In the end, the ROV rupture was more complex than we had thought. That is why we were not able to go out last night toward the mountains as we had planned. Many hours have been necessary to solve numerous failures that have been coming up as different parts of the ROV were checked. They have practically completely taken it apart and checked each one of its components like cameras, plates, cables and connectors.
We continued in the port of Palma awaiting the technician who will fix, we hope, the robot. It seems like Groundhog Day because in Cartagena we were in a very, very similar situation, waiting for Monday for the part that would allow us to keep working to arrive. Besides, since we reached Palma, for those of us who do not dive, every day is the same. We repeat the same day every day here, in front of the computer.
The several hours that pilot Pitu and copilot Fleta spent changing ROV parts were definitely in vain. Today, it broke down again right when we reached a seabed that promised wonders (we almost fell on top of a deepwater shark, possibly Centrophorus sp.), and we were only able to find the solution by returning to land and awaiting the arrival of the specialized technician who came from England to Palma.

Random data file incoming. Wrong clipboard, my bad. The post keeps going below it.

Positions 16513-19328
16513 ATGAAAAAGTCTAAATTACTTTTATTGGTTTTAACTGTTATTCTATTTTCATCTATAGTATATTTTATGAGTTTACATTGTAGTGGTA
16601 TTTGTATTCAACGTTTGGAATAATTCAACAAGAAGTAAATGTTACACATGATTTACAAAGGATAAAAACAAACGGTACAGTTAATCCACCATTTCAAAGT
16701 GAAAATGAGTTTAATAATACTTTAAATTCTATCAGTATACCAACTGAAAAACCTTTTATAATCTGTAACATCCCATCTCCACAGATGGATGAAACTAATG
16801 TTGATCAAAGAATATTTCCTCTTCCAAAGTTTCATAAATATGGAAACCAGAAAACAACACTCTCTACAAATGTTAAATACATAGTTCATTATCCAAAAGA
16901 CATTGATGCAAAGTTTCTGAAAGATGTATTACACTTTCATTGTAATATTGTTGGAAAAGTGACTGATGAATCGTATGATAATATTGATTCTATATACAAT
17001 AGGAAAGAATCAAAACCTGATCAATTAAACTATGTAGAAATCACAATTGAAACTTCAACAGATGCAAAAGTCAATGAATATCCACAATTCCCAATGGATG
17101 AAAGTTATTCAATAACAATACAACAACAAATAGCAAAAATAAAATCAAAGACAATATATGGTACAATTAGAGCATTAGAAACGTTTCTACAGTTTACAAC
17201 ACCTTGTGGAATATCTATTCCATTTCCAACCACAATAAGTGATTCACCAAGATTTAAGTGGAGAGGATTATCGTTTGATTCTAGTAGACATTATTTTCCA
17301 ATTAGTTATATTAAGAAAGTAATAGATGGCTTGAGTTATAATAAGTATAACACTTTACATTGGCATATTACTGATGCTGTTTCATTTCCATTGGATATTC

Tonight, we will sleep lying a-hull above Ses Olives, the underwater elevation that we are researching. Oceana is requesting protection of this singular spot given its importance as a hot spot for marine life here in the Channel of Majorca.
Every so often, sea expeditions require a day off for rest. This is always welcomed by the crew, especially if it coincides with our arrival on Formentera. We are at the Formentera Marina at a small port next to s´Estany des Peix, a small bay in the midst of SCI Ses Salines d'Eivissa i Formentera. The area forms a part of Natura 2000 Network due to the major Posidonia prairies it shelters.
Today we head along the path to two underwater mountains located in the Ibiza canal between Valencia and the Balearic archipelago. This is a practically unknown zone, as nothing more than its geologic features are known. As they do note even have registered names, we called them the Nao Mound, located in front of Cabo de Nao, and Morron de Formentera, located about 20 min from this island.
Today we had dived with IEO Murcia personnel, who have taken us to the Reserva Marina Cabo de Palos-Islas Hormigas [Islas Hormigas Marine Reserve] to photograph the invasive algae Caulerpa racemosa upon the rhodolith bed.